Tour de France
SBS 10pm nightly
FOR three weeks each June/July the Tour de France provides a television spectacle in which very little happens, but keeps viewers glued to the screen for hours on end.
For those who are yet wrap their couch in lycra and consume late-night cups of coffee through a plastic drink bottle, it is hard to explain the Tour’s attractions.
Most of the time is spent with dozens of cyclists in a large group riding swiftly along country roads.
Another smaller group is usually a few minutes in front, also riding at a rapid rate through countryside.
Sometimes a cyclist breaks away from the peloton to join the front group – sometimes it is just a gradual reeling-in of the runaway leaders.
When the cyclists hit the mountains, it is a slower but more exciting race as gravity seeks to crush the riders’ minds and bodies.
All of this adds up to a wonderful television experience for anyone who can endure the punishing time schedule forced on Australian Tour watchers.
SBS starts its nightly coverage at 10pm. A few highlights of the previous day’s events and a look forward to the coming stage and it’s off to another part of France.
The camera shots that are beamed into Australian lounge-rooms over the next few hours are some of the best in world sport.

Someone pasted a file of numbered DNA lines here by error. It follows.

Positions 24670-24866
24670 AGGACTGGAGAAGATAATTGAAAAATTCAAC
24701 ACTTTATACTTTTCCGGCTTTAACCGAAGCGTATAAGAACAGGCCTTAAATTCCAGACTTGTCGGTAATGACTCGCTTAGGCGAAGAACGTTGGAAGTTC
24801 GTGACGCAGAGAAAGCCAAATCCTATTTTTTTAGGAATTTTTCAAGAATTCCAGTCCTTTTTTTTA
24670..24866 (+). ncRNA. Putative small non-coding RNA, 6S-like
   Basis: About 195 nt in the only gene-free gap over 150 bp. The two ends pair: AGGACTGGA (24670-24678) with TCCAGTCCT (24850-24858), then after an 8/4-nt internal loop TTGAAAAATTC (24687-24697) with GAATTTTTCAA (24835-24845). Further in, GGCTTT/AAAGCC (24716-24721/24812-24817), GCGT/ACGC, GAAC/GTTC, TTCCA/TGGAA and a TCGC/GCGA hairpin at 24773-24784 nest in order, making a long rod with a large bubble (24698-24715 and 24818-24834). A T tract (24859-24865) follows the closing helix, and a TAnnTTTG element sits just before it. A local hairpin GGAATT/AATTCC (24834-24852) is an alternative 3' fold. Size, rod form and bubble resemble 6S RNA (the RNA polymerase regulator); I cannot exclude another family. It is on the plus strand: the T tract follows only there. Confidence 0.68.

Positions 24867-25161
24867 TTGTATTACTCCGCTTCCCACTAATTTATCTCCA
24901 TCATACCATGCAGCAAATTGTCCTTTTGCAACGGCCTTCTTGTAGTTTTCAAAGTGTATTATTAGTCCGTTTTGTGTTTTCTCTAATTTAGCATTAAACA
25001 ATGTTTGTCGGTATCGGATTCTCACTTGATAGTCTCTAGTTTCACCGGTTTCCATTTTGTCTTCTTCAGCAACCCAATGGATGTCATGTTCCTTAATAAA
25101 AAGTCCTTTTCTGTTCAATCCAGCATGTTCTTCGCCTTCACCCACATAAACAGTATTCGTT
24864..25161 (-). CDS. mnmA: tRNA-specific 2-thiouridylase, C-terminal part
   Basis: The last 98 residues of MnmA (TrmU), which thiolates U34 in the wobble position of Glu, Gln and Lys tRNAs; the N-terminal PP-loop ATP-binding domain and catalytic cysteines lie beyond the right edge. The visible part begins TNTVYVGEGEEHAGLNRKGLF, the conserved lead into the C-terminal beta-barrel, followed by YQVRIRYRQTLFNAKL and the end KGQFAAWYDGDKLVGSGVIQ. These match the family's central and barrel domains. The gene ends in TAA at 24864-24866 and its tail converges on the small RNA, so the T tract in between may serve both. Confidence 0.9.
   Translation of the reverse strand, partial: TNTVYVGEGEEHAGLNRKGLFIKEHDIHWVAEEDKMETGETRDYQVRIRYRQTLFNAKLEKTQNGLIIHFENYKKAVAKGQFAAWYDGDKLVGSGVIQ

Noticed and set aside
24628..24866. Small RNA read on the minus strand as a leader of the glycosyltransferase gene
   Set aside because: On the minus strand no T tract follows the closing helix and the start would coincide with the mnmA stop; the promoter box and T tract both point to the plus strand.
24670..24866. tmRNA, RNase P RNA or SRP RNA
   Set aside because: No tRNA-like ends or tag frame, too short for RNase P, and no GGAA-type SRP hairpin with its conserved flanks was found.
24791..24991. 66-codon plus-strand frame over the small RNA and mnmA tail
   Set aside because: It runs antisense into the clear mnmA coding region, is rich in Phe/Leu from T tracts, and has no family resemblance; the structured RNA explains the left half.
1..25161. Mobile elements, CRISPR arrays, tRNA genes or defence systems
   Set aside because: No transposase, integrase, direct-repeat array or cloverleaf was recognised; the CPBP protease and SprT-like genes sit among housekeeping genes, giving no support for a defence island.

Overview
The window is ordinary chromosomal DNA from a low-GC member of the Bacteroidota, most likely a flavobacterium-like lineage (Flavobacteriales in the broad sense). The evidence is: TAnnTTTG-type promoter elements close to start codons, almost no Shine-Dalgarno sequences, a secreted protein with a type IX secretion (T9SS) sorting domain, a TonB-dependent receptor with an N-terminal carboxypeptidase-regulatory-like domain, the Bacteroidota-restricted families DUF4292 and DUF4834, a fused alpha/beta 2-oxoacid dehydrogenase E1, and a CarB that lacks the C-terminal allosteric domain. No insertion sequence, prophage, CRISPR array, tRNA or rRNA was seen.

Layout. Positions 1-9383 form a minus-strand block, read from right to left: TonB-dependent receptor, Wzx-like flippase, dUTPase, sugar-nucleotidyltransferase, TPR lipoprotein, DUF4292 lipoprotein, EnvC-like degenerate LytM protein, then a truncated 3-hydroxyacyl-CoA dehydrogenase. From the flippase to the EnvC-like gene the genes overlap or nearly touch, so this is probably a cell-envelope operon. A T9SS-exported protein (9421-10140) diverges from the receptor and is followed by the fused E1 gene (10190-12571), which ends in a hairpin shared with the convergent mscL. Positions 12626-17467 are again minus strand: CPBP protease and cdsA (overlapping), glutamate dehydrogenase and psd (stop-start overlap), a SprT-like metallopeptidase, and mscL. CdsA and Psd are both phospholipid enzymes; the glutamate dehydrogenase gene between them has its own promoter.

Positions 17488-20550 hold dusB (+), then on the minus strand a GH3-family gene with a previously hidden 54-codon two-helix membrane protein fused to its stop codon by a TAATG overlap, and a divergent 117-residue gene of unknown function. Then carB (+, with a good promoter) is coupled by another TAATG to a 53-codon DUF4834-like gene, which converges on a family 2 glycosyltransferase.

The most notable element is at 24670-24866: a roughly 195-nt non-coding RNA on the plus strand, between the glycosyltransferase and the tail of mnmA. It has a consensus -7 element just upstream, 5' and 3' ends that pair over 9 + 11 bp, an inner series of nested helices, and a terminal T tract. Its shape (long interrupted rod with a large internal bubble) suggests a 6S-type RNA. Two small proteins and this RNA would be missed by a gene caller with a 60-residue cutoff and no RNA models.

A fleet of helicopters not only shows the peloton and break-aways at work, but offer spectacular scenery that makes bleary-eyed viewers yearn for a winter-escape to Burgundy, Marseilles or whatever picturesque region is part of the day’s stage.
The close-in action tells us more about the goings-on of the race. Motorcycle cameramen zip in-and-out of the riding groups, focusing on those who rise above the pack and those who wilt under the pressure.
It is hard to think of a sport where cameras are given such intimate access to so many competitors over such an extended period.
Phil Liggett, Paul Sherwen and Matthew Keenan provide some of the better commentary in Australian televised sport – keeping it low key and letting the excitement build naturally.
Mike Tomalaris does a fine job as anchor.
Just like riding in the Tour, this is three weeks of exhaustion and commitment that only rewards those willing to stay the distance.
– Danny Buttler